Against all advice and even against my own better judgement, I split Connie early.
Last week, when I went out to check to see if the new packages had freed the queens, I saw that Connie was showing swarming behavior. The front of the hive was bearded and the bees were extremely active. This is normally summer behavior when the bees go out to escape the heat. When it happens this early in the spring it means that the hive is thinking about swarming.
Since Connie is half Russian, she tends to swarm early and often. I decided to do a preemptive split. I had already set up an empty hive next to Connie so as long as I was suited up I decided it was time.
I put the top deep from Connie the new bottom board and placed an empty deep on top of that and then I put a the old top with a full honey super on the other deep. The only thing I didn’t do was put a feeder on the new hive. I don’t have any extra top feeders so the unnamed hive will have to do with a bottom feeder for a week or so.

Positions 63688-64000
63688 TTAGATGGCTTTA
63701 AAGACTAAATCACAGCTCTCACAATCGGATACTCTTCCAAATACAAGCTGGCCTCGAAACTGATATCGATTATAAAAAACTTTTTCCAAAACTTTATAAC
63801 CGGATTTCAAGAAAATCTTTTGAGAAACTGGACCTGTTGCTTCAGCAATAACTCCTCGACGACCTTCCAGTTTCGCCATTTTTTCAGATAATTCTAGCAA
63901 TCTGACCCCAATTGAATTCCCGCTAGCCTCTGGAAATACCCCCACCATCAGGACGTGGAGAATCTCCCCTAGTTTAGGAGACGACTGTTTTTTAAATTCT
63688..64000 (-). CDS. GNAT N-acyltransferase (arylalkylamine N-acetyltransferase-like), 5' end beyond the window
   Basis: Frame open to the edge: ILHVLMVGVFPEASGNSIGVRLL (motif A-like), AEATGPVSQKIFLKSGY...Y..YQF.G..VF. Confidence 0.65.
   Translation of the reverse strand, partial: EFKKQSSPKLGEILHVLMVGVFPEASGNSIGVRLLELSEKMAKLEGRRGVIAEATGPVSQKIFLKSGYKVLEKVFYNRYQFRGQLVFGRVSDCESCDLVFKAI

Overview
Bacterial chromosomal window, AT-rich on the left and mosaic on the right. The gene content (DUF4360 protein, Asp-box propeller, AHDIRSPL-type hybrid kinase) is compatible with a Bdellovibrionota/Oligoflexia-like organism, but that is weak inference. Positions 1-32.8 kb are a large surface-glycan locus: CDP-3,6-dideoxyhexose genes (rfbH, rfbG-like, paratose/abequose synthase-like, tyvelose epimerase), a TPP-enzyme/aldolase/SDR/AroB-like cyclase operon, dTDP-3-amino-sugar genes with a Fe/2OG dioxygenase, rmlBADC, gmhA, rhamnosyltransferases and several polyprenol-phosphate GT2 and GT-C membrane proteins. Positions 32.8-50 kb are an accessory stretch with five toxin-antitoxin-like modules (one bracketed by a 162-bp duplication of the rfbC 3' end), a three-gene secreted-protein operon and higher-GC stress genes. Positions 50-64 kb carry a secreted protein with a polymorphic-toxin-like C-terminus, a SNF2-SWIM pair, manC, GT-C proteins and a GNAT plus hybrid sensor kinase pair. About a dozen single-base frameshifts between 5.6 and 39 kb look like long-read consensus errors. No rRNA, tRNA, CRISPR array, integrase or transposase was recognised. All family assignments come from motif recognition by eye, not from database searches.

What you are supposed to do is find the queen and find frames of brood and make sure that the new hives have either a queen or frames of brood or queen cells. I have never been able to find the queen, mainly because the cloud of angry bees bothers me. I am not a bold beekeeper. Some bees had already gotten into the suit where the legs ride up (I am 6 foot 3) and I was being repeatedly stung in the ankles. I am trusting to luck on this one.
Bees with pollen are going in and out of both hives. I don’t know how the queening is doing, but I expect that Connie was well on the way with a swarm queen and I hope it hatched in the right hive. By all appearances both hives are happy, but the new hive is somewhat less active.
Was this a mistake? Connie is the only survivor of the two hives I bought when I started out on this adventure. If any hive is going to survive it will be her. I hope her new sister survives, too.